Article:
THE CABINET Secretary for Environment and Rural Affairs, Lesley Griffiths has announced the Avian Influenza Prevention Zone, which expired on April 30, will not be replaced.
The Cabinet Secretary has taken this decision based on an updated veterinary risk assessment conducted by the Animal and Plant Health Agency (APHA). However, the temporary suspension on gatherings of some species of birds will remain as additional evidence is considered.
The Cabinet Secretary said: “Last December I declared the whole of Wales an Avian Influenza Prevention Zone in response to Highly Pathogenic Avian Influenza H5N8 outbreaks being reported across Europe, North Africa and the Middle East. This was a precautionary measure to minimise the risk of poultry and other captive birds being infected by wild birds.
“We have been closely monitoring this situation and APHA has been preparing updated outbreak risk assessments.
The most recent evidence-based veterinary risk assessment concluded there remains a Low – Medium risk of resident wild waterfowl being infected with H5N8. Meanwhile, the exposure assessment risk for poultry farms is Low, but heightened, and will depend on the biosecurity measures on each farm. This level is consistent with November 2016, when disease was present across Europe in sporadic outbreaks and occasional wild bird findings were being reported.
“Therefore, I am pleased to announce, following the expiry of the current Avian Influenza Prevention Zone on 30 April, this will not be replaced. Whilst I am sure this is welcome news it is important to remember avian influenza remains a constant and real threat to our poultry and other captive birds.”
The Chief Veterinary Officer for Wales, Christianne Glossop, added: “I would like to stress the need for all keepers of poultry and other domestic captive birds to remain alert for signs of the disease and to contact their private veterinarians if they have any concerns. If anyone suspects disease they should contact the Animal and Plant Health Agency immediately.
“It is essential all keepers maintain effective biosecurity practices, such as considering and updating self-assessment forms, cleansing and disinfecting all clothing, equipment and vehicles (using approved disinfectants) and implementing effective pest control measures to minimise the opportunities of contact between their birds and wild birds and wild life.
“We can all play a part in supporting the ongoing surveillance by reporting any findings of dead wild birds to the GB helpline on 03459 335577. In particular, any wild ducks, wild geese, swans, gulls or birds of prey and where more than five birds of any species are found dead in the same location. We must also ensure we all comply and respect the biosecurity measures put in place by poultry or other captive bird keepers.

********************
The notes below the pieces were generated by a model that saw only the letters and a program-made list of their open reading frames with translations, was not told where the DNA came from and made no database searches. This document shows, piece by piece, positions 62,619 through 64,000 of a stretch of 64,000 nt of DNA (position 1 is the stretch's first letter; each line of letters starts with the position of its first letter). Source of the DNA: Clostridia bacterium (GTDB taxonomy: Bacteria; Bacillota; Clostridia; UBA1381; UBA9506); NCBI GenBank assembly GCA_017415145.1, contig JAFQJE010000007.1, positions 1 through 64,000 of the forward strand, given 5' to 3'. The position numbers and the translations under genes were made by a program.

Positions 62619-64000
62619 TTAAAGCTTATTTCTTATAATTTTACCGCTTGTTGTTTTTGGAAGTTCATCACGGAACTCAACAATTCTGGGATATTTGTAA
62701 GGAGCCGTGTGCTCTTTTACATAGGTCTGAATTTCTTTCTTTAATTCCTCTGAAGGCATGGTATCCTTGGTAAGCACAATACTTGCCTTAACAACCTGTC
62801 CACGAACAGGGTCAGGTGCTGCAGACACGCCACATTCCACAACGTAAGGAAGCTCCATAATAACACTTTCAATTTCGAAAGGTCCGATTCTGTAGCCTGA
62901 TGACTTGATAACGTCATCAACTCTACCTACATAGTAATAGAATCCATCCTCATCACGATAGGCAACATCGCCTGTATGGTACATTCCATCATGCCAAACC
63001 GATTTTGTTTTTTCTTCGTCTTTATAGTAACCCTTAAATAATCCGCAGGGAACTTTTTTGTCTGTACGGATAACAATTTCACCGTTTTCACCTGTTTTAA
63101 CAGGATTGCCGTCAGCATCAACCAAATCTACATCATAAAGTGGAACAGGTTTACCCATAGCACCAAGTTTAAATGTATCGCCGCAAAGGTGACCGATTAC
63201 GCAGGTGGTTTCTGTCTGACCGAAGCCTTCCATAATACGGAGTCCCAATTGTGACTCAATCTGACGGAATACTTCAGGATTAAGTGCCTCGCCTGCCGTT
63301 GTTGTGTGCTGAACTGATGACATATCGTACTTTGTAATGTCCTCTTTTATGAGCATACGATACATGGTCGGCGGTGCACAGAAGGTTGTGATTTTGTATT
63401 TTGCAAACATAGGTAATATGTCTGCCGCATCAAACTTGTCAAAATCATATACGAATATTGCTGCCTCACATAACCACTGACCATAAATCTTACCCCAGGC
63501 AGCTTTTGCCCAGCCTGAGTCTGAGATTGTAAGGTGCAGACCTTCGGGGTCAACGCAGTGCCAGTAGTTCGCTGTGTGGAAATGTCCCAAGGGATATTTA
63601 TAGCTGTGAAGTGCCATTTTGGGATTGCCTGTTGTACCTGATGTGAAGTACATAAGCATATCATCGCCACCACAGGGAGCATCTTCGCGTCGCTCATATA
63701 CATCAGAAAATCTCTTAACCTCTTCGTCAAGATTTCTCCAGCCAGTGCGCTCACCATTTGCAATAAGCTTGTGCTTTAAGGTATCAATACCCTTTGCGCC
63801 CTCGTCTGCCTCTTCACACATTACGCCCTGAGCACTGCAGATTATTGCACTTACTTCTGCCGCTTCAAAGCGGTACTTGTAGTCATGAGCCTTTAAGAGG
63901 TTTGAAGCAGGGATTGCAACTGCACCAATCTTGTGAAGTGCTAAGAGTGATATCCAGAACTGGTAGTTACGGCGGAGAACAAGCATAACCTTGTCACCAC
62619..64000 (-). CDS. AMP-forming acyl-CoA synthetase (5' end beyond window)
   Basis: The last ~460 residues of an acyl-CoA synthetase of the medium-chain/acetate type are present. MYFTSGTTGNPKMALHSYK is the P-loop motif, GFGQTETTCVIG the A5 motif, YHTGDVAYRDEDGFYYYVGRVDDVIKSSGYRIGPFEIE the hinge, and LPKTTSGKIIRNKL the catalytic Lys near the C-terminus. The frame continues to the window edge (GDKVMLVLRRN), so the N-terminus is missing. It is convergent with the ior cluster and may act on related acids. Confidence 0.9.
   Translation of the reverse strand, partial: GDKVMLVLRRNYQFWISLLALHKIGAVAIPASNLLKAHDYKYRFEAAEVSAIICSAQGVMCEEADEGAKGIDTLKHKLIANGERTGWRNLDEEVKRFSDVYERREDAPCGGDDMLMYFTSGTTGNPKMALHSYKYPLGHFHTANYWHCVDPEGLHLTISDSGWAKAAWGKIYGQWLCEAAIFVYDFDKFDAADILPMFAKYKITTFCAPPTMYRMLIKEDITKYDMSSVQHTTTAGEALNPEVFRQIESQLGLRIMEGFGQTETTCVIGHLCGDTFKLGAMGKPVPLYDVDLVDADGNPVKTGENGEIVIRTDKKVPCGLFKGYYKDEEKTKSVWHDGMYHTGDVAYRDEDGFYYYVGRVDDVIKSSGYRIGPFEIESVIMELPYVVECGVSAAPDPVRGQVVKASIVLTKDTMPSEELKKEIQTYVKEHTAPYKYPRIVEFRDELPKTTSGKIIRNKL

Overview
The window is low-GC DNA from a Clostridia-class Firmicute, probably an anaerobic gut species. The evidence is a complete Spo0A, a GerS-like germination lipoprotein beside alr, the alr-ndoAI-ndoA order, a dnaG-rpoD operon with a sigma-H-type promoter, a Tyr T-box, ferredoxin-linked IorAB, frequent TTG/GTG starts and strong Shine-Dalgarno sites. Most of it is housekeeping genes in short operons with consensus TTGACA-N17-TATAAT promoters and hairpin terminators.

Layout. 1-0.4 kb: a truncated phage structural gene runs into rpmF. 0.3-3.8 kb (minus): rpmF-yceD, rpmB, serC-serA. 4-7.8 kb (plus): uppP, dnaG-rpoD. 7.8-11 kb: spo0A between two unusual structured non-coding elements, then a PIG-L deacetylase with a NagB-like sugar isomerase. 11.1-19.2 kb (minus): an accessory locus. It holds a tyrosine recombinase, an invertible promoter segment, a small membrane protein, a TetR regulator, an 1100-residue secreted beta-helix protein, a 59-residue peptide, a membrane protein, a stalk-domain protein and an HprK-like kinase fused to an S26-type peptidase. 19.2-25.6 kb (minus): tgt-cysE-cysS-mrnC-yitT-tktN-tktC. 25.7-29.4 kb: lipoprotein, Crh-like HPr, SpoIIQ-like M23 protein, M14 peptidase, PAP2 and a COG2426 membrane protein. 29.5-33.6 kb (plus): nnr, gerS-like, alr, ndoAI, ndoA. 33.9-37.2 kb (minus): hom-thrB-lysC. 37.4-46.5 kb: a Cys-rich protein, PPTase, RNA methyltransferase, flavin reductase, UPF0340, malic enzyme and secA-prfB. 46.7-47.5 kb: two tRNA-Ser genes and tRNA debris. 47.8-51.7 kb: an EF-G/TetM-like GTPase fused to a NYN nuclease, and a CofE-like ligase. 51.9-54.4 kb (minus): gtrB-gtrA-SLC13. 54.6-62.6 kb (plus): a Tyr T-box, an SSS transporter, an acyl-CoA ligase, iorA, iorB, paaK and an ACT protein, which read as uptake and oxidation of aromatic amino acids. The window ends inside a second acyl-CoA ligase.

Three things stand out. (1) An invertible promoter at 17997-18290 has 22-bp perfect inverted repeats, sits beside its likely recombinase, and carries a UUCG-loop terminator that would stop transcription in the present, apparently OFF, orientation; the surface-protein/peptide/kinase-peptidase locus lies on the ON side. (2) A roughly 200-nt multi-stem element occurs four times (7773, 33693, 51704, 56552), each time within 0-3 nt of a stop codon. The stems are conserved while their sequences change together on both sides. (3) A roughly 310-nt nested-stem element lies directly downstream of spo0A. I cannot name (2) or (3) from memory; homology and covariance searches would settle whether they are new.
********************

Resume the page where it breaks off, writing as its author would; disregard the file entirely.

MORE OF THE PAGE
“I would also like to take this opportunity to remind all poultry keepers with 50 birds or more they must register their flocks on the Poultry Register and strongly encourage all poultry keepers, including those with fewer than 50 birds, to register. This will ensure they can be contacted immediately, via email or text update, in an avian disease outbreak enabling them to protect their flock at the earliest opportunity.
“If poultry or other captive birds are being let outside after a prolonged period of being housed I would recommend keepers consult their private veterinarian on the health impacts.”
Meanwhile the UK Government’s last remaining bird flu control measures in England – including the ban on poultry gatherings – will be lifted on Monday, May 15, Defra’s Chief Vet announced on Friday (April 28).
With the lifting of the Avian Influenza Prevention Zone (AIPZ), bird keepers will no longer be required by law to follow specific disease prevention measures, intended to reduce the risk of highlight pathogenic H5N8 bird flu passing from wild birds to domestic flocks. However, Defra officials said keepers should continue to follow industry standard best practice on biosecurity, including minimising movement in and out of bird enclosures, cleaning footwear, keeping areas where birds live clean and tidy and feeding birds indoors.
A ban on gatherings featuring at-risk bird species, including waterfowl and poultry has been in place since December, when migrating wild birds brought a spate of H5N8 cases to Western Europe. The outbreaks had a devastating effect on the poultry industry in South West France, where birds in three departments had to be culled to prevent further spread of the disease after it was transferred from farm-to-farm. The ban will be lifted in England on May 15, meaning bird gatherings can then resume, subject to some additional identity and health checks and biosecurity measures.
According to the latest risk assessment from Defra’s advisors, the overall risk of another H5N8 outbreak in the UK has fallen from ’medium’ to ‘low’, comparable with risk levels in November 2016, and should continue to fall in warmer, drier spring weather conditions.